You can of course include a reply form - if possible personalise with the prospects name, make it on good quality paper, preferably card with a reply paid envelope and always ask -

    "When is the best time to call you - day and time?" - now you'll know.

    "Please include your direct phone number and cellphone number" - saving time with the gatekeepers.

    "What is your email address?" - makes it easier to contact them directly.

    Always promise to keep these details private and confidential - they're more likely to give them.

    And restate any "scarcity" element on the card - this makes them send it quicker.

    Hope this helps,

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    • Profile picture of the author TheRealDMH
      Steve and Ewen - a big thank you!

      And Steve, excellent advice. I have really only dealt with mass digital mail-outs and so I was forgetting about the practicality of a flyer.

      ... Let's face it, they are expensive and most days we all dump a pile in the trash. And as mentioned, large organisations get approached regularly with all sorts of stuff, some good, a lot of it junk.

      I had been considering the FEDEX option, but your extra insight and experience is very beneficial.

      So wherever you are, feel good mate - I really appreciate the time you took to assist. Thank you

      And Ewen, also great advice, I am contacting some friends in school administration to get the inside on how they make these decisions. Much appreciated thanks for your thoughts and time!

      Perhaps I could utilise...

      A personalised letter to the decision-maker, with a flyer included (I think my client's heart is set on one) and maybe a DVD - he has great videos. This would be pricey, so could limit this (VIP style package) to the best prospects and private schools (they are the rich ones here).

      Thanks gents, giving me a lot to go off and work with!
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  • So good to hear that your client is a Flyer Fanatic.

    Yes, bung one (sorry I mean place on very carefully) in the envelope with the personalised letter.

    Now, don't do what everybody else does and make it look like an Ad.

    Make it look like an "invitation" - ideally on a good quality card - because nobody ignores an invitation.

    If the budget will stretch put gold borders around it.


    P.S. Remember a Flyer can be any size and you can print on both sides.

    Don't cram in the copy - just use a a larger piece of card.
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  • Profile picture of the author TheRealDMH
    Thanks Steve - yes, such an excellent idea.

    I think my main issue will be convincing my client. I may have to recommend a split-test to him because like you said, such a personal touch would get through to anyone but I think people in business sometimes feel that, "well everyone else does it that way" (ie. glossy flyer that looks like a big fat ad for something you may/may not want) and they don't like to buck the trend...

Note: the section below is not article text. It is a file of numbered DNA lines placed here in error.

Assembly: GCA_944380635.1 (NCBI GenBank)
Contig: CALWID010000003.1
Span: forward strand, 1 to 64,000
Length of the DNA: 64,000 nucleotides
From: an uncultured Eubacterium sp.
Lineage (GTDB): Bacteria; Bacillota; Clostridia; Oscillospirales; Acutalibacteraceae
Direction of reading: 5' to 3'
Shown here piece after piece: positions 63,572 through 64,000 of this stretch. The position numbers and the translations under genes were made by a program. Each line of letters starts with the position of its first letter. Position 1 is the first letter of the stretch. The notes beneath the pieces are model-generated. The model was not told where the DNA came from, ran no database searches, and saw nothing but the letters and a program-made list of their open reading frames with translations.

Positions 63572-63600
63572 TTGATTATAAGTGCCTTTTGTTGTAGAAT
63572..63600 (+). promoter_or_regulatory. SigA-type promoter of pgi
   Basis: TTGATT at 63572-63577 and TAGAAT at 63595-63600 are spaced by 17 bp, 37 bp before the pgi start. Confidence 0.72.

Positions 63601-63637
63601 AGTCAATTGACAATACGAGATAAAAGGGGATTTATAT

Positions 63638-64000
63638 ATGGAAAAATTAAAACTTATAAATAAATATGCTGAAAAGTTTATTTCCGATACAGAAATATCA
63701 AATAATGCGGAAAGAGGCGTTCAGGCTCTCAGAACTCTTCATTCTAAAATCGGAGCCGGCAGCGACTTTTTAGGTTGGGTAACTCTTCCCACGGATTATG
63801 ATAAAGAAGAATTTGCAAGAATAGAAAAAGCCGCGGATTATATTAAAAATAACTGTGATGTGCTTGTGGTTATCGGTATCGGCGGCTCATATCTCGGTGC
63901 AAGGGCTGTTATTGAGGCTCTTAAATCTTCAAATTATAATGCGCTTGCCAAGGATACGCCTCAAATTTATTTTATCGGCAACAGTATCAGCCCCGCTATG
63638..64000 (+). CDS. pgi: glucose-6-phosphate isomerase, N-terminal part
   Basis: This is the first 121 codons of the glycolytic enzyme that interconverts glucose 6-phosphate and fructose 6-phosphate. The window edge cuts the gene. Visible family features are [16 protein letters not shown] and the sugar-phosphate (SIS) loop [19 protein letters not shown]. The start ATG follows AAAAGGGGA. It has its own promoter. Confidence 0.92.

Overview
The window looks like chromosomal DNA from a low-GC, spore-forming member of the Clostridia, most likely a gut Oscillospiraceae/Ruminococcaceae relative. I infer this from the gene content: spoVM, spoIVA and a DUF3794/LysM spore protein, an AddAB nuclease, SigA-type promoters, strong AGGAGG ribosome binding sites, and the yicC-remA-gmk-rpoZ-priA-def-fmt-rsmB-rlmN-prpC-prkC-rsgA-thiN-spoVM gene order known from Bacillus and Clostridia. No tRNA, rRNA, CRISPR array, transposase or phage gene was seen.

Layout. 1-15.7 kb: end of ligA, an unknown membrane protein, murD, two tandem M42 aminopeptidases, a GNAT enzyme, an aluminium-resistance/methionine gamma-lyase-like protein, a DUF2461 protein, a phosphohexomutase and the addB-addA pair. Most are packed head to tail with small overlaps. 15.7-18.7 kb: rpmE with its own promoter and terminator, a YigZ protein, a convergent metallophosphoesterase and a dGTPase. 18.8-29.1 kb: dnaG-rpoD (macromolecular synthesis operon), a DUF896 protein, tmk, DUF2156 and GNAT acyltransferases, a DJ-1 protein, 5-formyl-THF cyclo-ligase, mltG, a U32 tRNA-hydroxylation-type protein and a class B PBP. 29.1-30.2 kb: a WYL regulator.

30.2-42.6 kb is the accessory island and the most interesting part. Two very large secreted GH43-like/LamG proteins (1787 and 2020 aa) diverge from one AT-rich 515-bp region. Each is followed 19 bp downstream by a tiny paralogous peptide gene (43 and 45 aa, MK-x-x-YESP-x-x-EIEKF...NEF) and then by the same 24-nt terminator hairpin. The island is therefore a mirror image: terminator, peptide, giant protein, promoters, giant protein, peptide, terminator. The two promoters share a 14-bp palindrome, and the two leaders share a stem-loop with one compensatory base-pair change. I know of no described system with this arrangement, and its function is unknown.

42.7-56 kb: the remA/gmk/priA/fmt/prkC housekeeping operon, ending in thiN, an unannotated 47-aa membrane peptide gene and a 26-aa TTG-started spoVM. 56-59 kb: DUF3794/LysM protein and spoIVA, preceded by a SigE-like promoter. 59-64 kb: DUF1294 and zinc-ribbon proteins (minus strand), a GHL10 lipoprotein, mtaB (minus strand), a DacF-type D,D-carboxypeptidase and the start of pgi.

But naturally, bucking the trend is often where the best results are, standing out from the crowd.

    I have never written an "invitation-style" personalised letter - as mentioned I have 99.99% of my experience online. Do you know any where I could check out an example, perhaps I should go back to Halbert and rummage around?

    Getting started has me tongue-tied, I mean, just how much to personalise it. I am mashing it up a little and ending up somewhere in the middle of an "AD" delivered in a letter format... not as a personalised letter with an invitation. If that makes sense.

    Loving the advice - it's giving me a great boost of motivation to nail this.

    Thanks for taking the time!
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  • If you can't convince the client - do an Ad type Flyer and a "Invitational" response card.

    The "Invitation" is just like an invitation - no need to search high and low.

    Just write an empathetic invitation inviting the prospect to find out more.


    P.S. Again, if possible I would make the Flyer "Invitational" (so it doesn't look like an Ad, and gets a higher readership) - explaining all the benefits of the service and of course "inviting" the prospect to find out more about it. RSVP.
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  • I'm a former teacher, and just one person, but here's my experience/input.

    My principal looked very quickly at things like yours, and handed them off to teachers. So you want to appeal to them as well. If he handed me a letter or flyer, and I liked it, I was authorized to go straight to our budget person who went from there. Again, I'm only one person but all principals are very busy and I bet my principal was not the only person who worked this way.

    I don't know if you're in Melbourne FL or Australia, but if you are in the US what you need to ask yourself is this: How will my client's product/service improve student performance on standardized tests? The US is in the throes of testing mania. And from what I know of metro-area NY, as a former city teacher, and a parent with friends throughout the region, schools have very little interest in anything that's not going to improve test scores. Sad but true, and important for anyone to keep in mind if they're trying to sell anything to schools.